Monday, January 31, 2011

WINE AND BEER AT LUCKY DEVILS


The Jug

Meeting friends for a beer is a time honored tradition.  The beverage isn't really important, it's the company and the conversation that count.  However, if all you're talking about is how lousy the beer - or wine - is, it sort of defeats the purpose of the get-together.

There was no such discourse at Lucky Devils in Hollywood.  The beverages spoke for themselves.  A great beer list, a wine list in which brevity left little choice and some tasty snacks combined for a nice little Saturday soiree.

After the usual Hollywood Boulevard hassles - two-dollar an hour parking at the meter, men looking semi-dangerous doing some sidewalk preaching about something or other, LAPD staring intently into the place for an undisclosed reason - we managed to settle into our kitchen-style chairs and let the festivities begin.

Even though it was intended to be a beer gathering, one of the few wines offered caught my eye because it was from the Sonoma County town of Geyserville, a place I visited a while back.  I was impressed with the wines I found there, so I chose a red table wine from Mercury Geyserville called The Jug.  It was an easy-going $7.50 by the glass, but a bit pricey at $19.50 in the 500ml jug.  It appears to be a Bordeaux-style blend from Alexander Valley vineyards.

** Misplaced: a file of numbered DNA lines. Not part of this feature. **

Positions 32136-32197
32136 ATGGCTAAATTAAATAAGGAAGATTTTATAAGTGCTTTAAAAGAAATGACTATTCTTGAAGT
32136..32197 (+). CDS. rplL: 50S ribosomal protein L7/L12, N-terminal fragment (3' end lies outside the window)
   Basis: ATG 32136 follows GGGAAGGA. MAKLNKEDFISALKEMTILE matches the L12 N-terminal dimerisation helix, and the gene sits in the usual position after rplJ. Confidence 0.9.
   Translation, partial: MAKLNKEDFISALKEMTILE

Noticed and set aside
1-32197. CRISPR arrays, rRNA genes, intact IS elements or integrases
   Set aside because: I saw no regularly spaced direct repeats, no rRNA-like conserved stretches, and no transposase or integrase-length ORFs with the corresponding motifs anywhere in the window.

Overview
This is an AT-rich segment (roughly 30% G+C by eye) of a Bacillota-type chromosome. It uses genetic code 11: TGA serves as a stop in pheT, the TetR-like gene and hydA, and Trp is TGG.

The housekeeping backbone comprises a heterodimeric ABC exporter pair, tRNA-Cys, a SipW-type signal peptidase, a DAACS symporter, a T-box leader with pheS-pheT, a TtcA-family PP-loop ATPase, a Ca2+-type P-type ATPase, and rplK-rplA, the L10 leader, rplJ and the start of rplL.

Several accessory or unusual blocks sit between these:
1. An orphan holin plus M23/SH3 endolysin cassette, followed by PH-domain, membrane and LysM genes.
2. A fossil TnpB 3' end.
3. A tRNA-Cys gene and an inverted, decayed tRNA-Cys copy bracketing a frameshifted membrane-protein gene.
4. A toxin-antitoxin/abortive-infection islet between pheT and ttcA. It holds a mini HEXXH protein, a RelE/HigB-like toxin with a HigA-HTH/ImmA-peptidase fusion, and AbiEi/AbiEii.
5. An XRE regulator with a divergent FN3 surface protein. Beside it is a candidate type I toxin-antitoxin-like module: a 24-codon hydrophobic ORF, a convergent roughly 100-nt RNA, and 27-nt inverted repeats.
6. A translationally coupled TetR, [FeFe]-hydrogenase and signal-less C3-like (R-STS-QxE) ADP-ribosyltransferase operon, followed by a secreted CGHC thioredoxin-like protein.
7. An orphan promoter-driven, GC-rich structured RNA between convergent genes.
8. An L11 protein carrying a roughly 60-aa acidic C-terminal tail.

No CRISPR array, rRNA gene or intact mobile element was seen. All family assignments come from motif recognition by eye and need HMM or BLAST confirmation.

The Jug is very dark in the glass, inky in fact.  A fruity nose also displays an earthy darkness and some spice.  It really tastes great, with cassis and black cherry flavors accented by spice and smoke.  The finish is a little weak with a sour cherry aftertaste.

Hornin' Nettie Madge Black IPAOthers in the group opted for brewski.  The Hornin' Nettie Madge Black IPA from Anderson Valley Brewing Company is stout-dark with a licorice nose and a tan head that hangs around a while.  The taste reminds me of dates and almonds.  The Craftsman IPA is a more standard-issue India Pale Ale, with characteristics much like Sierra Nevada's Pale Ale.  A golden color and lots of hops will make plenty of summer afternoons more tolerable.